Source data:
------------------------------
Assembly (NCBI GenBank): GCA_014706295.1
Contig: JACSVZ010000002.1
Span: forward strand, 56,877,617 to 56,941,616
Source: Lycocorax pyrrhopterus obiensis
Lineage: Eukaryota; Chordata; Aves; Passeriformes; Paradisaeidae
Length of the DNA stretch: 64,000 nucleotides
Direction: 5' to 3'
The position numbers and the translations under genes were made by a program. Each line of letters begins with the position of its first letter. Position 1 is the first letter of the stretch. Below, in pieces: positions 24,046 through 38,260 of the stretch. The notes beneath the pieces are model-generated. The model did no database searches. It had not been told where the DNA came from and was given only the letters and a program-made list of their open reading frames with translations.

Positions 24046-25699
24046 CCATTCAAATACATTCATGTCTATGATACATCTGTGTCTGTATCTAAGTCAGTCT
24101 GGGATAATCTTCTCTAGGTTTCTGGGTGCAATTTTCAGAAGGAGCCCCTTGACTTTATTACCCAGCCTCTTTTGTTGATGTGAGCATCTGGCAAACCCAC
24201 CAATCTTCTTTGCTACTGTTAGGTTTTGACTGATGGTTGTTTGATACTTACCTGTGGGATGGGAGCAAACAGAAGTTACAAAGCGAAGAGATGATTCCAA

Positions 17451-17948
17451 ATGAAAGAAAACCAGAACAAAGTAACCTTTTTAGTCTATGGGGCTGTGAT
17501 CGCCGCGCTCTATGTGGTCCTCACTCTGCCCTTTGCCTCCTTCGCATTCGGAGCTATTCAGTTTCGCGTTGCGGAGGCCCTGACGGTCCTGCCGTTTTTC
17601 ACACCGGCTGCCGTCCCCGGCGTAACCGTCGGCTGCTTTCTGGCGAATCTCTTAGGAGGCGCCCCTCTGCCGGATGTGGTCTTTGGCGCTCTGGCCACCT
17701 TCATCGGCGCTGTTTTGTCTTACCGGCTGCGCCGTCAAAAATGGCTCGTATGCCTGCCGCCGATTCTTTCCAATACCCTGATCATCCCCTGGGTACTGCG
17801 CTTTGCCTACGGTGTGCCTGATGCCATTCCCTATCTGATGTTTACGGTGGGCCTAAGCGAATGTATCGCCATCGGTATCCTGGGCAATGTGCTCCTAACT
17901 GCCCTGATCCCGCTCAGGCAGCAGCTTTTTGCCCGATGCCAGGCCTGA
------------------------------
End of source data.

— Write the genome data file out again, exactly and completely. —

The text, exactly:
Assembly (NCBI GenBank): GCA_014706295.1
Contig: JACSVZ010000002.1
Span: forward strand, 56,877,617 to 56,941,616
Source: Lycocorax pyrrhopterus obiensis
Lineage: Eukaryota; Chordata; Aves; Passeriformes; Paradisaeidae
Length of the DNA stretch: 64,000 nucleotides
Direction: 5' to 3'
The position numbers and the translations under genes were made by a program. Each line of letters begins with the position of its first letter. Position 1 is the first letter of the stretch. Below, in pieces: positions 24,046 through 38,260 of the stretch. The notes beneath the pieces are model-generated. The model did no database searches. It had not been told where the DNA came from and was given only the letters and a program-made list of their open reading frames with translations.

Positions 24046-25699
24046 CCATTCAAATACATTCATGTCTATGATACATCTGTGTCTGTATCTAAGTCAGTCT
24101 GGGATAATCTTCTCTAGGTTTCTGGGTGCAATTTTCAGAAGGAGCCCCTTGACTTTATTACCCAGCCTCTTTTGTTGATGTGAGCATCTGGCAAACCCAC
24201 CAATCTTCTTTGCTACTGTTAGGTTTTGACTGATGGTTGTTTGATACTTACCTGTGGGATGGGAGCAAACAGAAGTTACAAAGCGAAGAGATGATTCCAA

Positions 17451-17948
17451 ATGAAAGAAAACCAGAACAAAGTAACCTTTTTAGTCTATGGGGCTGTGAT
17501 CGCCGCGCTCTATGTGGTCCTCACTCTGCCCTTTGCCTCCTTCGCATTCGGAGCTATTCAGTTTCGCGTTGCGGAGGCCCTGACGGTCCTGCCGTTTTTC
17601 ACACCGGCTGCCGTCCCCGGCGTAACCGTCGGCTGCTTTCTGGCGAATCTCTTAGGAGGCGCCCCTCTGCCGGATGTGGTCTTTGGCGCTCTGGCCACCT
17701 TCATCGGCGCTGTTTTGTCTTACCGGCTGCGCCGTCAAAAATGGCTCGTATGCCTGCCGCCGATTCTTTCCAATACCCTGATCATCCCCTGGGTACTGCG
17801 CTTTGCCTACGGTGTGCCTGATGCCATTCCCTATCTGATGTTTACGGTGGGCCTAAGCGAATGTATCGCCATCGGTATCCTGGGCAATGTGCTCCTAACT
17901 GCCCTGATCCCGCTCAGGCAGCAGCTTTTTGCCCGATGCCAGGCCTGA